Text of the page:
• @Bibhas can you please help with a similiar issue stackoverflow.com/questions/55384218/… – Matthew Mar 28 '19 at 8:30
  • @Pieter, you have to do use commit = False, then you can attach user to your model then you .save() to to send to database. Don't try to form.save(commit=True) if you have relationship inside. – Valentin Garreau Jun 15 '19 at 11:12
4

course has to be an instance of a Course model, not just the primary key of the instance. You can still accept an id in the form as a text input, but you're going to need to retrieve the actual course instance and assign the value.

You'll need to verify that the course id is valid, so putting that code into the clean method isn't a bad idea. Notice also how the course field is excluded here? Otherwise the form will expect it to be present. You also don't need to re-define the year field, as the ModelForm will inherit that field from the Student model.

# forms.py

class SelectCourseYear(forms.ModelForm):
    class Meta:
        model = Student
        exclude = ['user', 'course']

    course_id = forms.IntegerField()

    def __init__(self, *args, **kwargs):
        self.user = kwargs.pop('user')
        super(SelectCourseYear, self).__init__(*args, **kwargs)

    def clean_course_id(self):
        course_id = self.cleaned_data.get('course_id')
        try:
            self.course = Course.objects.get(pk=course_id)
        except Course.DoesNotExist:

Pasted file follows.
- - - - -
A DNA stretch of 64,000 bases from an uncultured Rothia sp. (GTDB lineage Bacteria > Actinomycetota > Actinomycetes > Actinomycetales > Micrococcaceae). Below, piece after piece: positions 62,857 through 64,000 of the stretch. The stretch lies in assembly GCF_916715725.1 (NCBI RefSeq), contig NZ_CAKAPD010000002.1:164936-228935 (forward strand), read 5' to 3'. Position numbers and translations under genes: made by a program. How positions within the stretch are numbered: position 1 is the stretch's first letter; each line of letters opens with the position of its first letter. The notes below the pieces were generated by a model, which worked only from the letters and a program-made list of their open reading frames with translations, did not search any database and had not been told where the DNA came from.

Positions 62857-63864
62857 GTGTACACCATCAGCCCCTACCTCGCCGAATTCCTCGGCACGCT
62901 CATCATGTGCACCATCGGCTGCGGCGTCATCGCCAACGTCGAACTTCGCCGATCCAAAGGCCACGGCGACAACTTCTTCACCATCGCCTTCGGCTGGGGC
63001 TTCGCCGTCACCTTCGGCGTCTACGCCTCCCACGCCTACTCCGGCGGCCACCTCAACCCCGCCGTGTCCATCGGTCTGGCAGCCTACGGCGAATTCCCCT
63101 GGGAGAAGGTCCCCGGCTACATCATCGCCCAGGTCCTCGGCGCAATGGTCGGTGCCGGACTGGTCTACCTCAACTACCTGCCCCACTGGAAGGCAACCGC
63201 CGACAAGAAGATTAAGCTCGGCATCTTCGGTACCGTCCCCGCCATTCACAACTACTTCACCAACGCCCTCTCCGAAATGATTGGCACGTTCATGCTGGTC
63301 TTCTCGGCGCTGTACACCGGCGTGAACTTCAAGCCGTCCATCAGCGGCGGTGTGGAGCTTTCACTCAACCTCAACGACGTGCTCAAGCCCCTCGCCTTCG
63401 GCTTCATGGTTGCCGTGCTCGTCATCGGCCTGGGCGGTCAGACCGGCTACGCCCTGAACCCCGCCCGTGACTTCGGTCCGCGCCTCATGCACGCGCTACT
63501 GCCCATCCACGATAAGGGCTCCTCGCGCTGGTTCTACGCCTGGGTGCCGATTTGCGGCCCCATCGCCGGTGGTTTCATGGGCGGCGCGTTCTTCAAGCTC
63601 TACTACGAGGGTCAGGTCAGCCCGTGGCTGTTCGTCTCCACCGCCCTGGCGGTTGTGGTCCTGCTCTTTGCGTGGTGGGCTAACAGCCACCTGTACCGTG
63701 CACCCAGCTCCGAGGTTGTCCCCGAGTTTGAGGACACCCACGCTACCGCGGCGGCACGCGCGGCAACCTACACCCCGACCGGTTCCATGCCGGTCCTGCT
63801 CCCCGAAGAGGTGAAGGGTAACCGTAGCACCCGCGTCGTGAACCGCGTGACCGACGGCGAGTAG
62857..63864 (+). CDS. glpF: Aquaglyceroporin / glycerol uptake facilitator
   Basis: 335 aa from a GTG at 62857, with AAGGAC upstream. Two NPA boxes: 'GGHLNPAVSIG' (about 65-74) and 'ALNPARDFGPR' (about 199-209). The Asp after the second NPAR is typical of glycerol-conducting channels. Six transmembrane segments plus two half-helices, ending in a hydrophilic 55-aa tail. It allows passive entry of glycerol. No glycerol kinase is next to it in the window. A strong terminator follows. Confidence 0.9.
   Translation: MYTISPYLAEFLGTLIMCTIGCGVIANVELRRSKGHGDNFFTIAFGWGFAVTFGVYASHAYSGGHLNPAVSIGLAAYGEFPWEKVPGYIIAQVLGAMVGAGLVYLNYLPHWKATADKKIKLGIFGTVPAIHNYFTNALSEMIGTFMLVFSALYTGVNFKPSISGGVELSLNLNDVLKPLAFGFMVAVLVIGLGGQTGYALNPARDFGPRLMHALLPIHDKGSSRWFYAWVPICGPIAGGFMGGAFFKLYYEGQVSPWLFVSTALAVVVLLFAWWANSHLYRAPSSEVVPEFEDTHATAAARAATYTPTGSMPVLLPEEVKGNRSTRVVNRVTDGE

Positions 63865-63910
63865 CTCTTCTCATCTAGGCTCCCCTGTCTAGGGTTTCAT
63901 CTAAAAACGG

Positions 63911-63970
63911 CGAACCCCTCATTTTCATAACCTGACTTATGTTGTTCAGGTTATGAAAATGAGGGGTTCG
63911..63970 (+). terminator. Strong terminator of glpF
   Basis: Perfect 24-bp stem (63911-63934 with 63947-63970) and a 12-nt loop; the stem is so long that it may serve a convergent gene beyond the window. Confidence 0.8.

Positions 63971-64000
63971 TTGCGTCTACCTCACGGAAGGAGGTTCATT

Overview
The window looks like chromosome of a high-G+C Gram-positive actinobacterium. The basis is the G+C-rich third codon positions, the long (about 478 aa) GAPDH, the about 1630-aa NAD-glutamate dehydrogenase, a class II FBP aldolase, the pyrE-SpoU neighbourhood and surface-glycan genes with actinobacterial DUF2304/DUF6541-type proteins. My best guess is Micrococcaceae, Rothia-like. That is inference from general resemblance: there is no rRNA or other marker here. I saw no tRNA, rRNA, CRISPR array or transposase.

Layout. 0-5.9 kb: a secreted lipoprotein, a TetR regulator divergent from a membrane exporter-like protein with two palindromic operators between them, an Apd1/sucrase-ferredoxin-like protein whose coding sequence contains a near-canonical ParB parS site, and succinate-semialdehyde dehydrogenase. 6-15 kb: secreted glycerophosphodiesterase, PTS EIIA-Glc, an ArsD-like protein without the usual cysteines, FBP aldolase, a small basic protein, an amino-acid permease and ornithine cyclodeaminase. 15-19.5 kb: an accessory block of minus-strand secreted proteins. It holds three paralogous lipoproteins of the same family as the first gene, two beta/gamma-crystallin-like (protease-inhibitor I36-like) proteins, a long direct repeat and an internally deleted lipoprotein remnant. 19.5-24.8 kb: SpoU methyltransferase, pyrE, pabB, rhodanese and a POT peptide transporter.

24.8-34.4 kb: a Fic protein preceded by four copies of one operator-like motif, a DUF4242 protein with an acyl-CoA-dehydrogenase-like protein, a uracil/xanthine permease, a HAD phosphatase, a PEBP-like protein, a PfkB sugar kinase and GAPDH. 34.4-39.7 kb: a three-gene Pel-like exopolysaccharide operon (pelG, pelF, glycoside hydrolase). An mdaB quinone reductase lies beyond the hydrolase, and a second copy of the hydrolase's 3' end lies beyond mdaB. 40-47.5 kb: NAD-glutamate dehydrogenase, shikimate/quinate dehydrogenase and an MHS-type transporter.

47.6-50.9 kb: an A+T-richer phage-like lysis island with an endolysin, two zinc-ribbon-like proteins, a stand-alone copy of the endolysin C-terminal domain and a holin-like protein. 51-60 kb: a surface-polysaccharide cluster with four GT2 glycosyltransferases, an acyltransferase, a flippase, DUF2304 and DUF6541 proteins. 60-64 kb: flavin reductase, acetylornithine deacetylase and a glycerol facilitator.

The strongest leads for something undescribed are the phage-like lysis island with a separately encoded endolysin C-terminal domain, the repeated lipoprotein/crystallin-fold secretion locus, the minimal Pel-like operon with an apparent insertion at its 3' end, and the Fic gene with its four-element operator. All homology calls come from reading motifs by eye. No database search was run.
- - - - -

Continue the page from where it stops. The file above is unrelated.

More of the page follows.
raise forms.ValidationError('Sorry, that course id is not valid.')

        return course_id

    def save(self, commit=True):
        instance = super(SelectCourseYear, self).save(commit=False)
        instance.course = self.course
        instance.user = self.user
        if commit:
            instance.save()
        return instance


# views.py

def step3(request):
    if request.method == 'POST':
        form = SelectCourseYear(request.POST or None, user=request.user)
        if form.is_valid():
            form.save()
            return render_to_response("registration/complete.html",
                RequestContext(request))
    return render(request, 'registration/step3.html',)

Now, when you call .save() on the model, the course field will be assigned an instance of Course

  • Unfortunately I'm getting an error saying int() argument must be a string or a number, not 'Course'. – manosim Mar 30 '14 at 3:32
  • Sorry, that's my fault. I changed the field name from "course" to "course_id" to prevent a type collision, and forgot to update the clean method name. – Brandon Mar 30 '14 at 3:34
  • Oh ok! Now it doesn't return an error but still it doesn't update the database. So in the admin panel both fields (course and year) are empty. – manosim Mar 30 '14 at 3:38
  • Let me add some extra code to ensure that the value gets set properly on the model. – Brandon Mar 30 '14 at 3:39
  • 1
    See my edits for how to pass in the user to the form. – Brandon Mar 30 '14 at 14:13